In last summer's
Unlocking the Gates of Alexandria: DRM, Competition and Access to E-Books
, Ana Carolina Bittar of the Fundação Getulio Vargas Law School at São Paulo does an outstanding, thorough, and easily understandable job in explaining the ways in which ebook DRM ends up hurting writers, readers and publishers by shifting market power to the ebook vendors like Amazon, Google Play, Apple and B&N.
Section 1201 of the 1998 Digital Millennium Copyright Act bans jailbreaking devices, even for lawful purposes -- meaning that you can't jailbreak your tractor in order to take it to the service-center of your choosing or fix it yourself.
The game-plan for future Roombas may fit them with cameras that send images of your home to a remote service that identifies obstacles and lets the little robots clean around them -- what could possibly go wrong?
Mike Davis from Ioactive found serious flaws in the high-security the Cyberlock locks used by hospitals, airports and critical infrastructure, but when he announced his findings, he got a legal threat that cited the Digital Millennium Copyright Act.
In the wake of John Deere's claims that the software in its engines means that its farm equipment is "licensed," not "sold," I talked to the Globe and Mail about what digital locks mean for the idea of property in the 21st century.
If a Saturn V rocket had ever exploded on the launchpad, it would have been a catastrophic event. NASA engineers once calculated that the resulting fireball would have been 1048 feet wide and would have hit temperatures as high as 2,500 degrees Fahrenheit. In the hopes of not losing astronauts or launch crew to the inferno, NASA tricked out the Apollo launchpad with some safety systems that still exist today, including an underground, rubber-lined bunker that was accessible from the launch platform via a 200-foot twisty slide. (Which almost sounds like fun, until you consider the context.)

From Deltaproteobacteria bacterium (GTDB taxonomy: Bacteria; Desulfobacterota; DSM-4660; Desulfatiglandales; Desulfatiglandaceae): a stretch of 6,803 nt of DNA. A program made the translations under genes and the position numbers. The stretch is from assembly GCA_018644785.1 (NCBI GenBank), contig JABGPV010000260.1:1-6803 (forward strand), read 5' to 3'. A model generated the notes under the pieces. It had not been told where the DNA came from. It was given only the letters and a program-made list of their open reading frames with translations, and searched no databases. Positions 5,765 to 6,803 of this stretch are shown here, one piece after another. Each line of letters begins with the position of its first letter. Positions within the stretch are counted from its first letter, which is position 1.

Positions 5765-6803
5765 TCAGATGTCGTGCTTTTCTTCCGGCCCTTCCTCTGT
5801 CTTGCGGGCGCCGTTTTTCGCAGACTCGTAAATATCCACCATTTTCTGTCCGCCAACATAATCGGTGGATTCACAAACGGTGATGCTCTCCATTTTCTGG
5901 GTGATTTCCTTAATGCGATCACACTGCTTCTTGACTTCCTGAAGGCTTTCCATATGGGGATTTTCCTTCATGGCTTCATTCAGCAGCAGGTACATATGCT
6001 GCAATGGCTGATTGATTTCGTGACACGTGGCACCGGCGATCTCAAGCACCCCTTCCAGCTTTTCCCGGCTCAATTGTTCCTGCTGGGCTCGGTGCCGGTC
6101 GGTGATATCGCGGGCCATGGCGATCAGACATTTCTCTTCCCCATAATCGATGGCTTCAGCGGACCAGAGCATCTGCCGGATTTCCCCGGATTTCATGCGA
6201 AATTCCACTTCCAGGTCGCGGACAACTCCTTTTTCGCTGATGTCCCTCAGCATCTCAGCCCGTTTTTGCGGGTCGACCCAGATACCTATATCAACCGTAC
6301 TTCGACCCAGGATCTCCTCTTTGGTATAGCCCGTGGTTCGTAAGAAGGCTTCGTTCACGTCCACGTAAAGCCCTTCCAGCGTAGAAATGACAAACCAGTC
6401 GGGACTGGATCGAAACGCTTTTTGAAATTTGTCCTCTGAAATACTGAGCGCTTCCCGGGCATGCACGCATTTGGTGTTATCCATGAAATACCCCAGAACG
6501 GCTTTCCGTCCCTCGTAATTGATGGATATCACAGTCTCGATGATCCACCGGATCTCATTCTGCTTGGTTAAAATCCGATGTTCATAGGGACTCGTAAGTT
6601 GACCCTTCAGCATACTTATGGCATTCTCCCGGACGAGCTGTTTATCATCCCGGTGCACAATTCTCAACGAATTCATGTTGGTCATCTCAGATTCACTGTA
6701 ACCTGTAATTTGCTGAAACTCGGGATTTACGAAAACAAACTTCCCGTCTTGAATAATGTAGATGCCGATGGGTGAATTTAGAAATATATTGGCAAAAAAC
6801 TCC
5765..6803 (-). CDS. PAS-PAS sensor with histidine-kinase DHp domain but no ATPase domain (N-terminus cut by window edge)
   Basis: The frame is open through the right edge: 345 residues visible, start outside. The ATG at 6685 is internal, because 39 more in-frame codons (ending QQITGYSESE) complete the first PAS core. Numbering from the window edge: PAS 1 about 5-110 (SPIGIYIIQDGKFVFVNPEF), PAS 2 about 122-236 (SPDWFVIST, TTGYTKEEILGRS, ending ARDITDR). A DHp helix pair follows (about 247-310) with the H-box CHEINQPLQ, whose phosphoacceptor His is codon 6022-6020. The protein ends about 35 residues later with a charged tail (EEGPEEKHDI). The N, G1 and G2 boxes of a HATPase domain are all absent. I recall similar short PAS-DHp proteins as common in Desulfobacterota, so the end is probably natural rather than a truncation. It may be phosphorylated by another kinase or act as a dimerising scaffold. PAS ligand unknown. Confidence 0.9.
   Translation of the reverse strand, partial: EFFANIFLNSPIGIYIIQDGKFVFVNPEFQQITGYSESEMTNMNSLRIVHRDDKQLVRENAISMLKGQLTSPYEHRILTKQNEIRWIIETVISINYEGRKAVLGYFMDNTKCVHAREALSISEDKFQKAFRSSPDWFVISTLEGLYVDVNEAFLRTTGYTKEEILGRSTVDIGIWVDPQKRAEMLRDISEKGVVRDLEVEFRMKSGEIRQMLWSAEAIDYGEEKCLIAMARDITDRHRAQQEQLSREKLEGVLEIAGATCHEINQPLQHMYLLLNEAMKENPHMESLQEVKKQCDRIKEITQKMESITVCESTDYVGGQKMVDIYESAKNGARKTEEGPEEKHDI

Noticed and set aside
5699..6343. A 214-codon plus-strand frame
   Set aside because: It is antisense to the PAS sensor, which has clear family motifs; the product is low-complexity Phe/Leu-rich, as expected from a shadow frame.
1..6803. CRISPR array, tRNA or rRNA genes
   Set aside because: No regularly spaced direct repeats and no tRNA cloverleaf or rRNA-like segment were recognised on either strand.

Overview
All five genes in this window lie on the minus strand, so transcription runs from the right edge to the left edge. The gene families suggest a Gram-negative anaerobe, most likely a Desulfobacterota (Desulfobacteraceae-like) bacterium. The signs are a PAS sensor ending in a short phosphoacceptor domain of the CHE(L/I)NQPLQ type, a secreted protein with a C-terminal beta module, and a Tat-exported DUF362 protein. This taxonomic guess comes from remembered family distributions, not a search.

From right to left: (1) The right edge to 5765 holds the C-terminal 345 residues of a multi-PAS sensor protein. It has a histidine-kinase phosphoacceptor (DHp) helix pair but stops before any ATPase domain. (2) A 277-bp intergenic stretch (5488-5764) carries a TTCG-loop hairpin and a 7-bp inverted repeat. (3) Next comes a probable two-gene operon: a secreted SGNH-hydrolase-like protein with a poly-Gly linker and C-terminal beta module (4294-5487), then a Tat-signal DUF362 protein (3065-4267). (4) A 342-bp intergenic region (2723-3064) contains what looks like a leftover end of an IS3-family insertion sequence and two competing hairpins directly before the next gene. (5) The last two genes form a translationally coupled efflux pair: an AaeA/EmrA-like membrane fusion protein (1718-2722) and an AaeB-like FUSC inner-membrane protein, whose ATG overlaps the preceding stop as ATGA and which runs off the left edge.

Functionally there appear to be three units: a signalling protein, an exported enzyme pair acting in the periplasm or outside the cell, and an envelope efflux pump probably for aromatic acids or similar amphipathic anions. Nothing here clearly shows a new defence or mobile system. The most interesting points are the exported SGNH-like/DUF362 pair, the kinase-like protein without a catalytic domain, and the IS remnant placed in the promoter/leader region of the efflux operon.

Amy Shira Teitel is one of the few people who have been inside the rubber room recently. In the video above, and she shares photos and stories about it in the video above, at her blog, and on Discovery.com.
It was a live broadcast, and there was a panel of scientists on one side of the studio, with us on the other. I was 23. The programming was a little looser in those days, and if a producer of a late-night programme felt like it, they would do something a bit off the wall. Funnily enough I’ve never really heard it since, but it is on YouTube. They were broadcasting the moon landing and they thought that to provide a bit of a break they would show us jamming. It was only about five minutes long. The song was called Moonhead — it’s a nice, atmospheric, spacey 12-bar blues.
This data visualization of the Apollo 11 moon mission gathers social and technical data from the 1969 lunar landing in video form. The horizontal axis is an interactive timeline.
The horizontal axis is an interactive timeline. The vertical axis is divided into several sections, each corresponding to a data source. At the top, commentators are present in narratives from Digital Apollo and NASA technical debriefings. Just below are the members of ground control. The middle section is a log-scale graph stretching from Earth (~10E9 ft. away) to the Moon. Utterances from the landing CAPCOM, Duke, the command module pilot, Collins, the mission commander, Armstrong, and the lunar module pilot, Aldrin, are plotted on this graph. The graph is partially overlaid on a composite image of the lunar surface.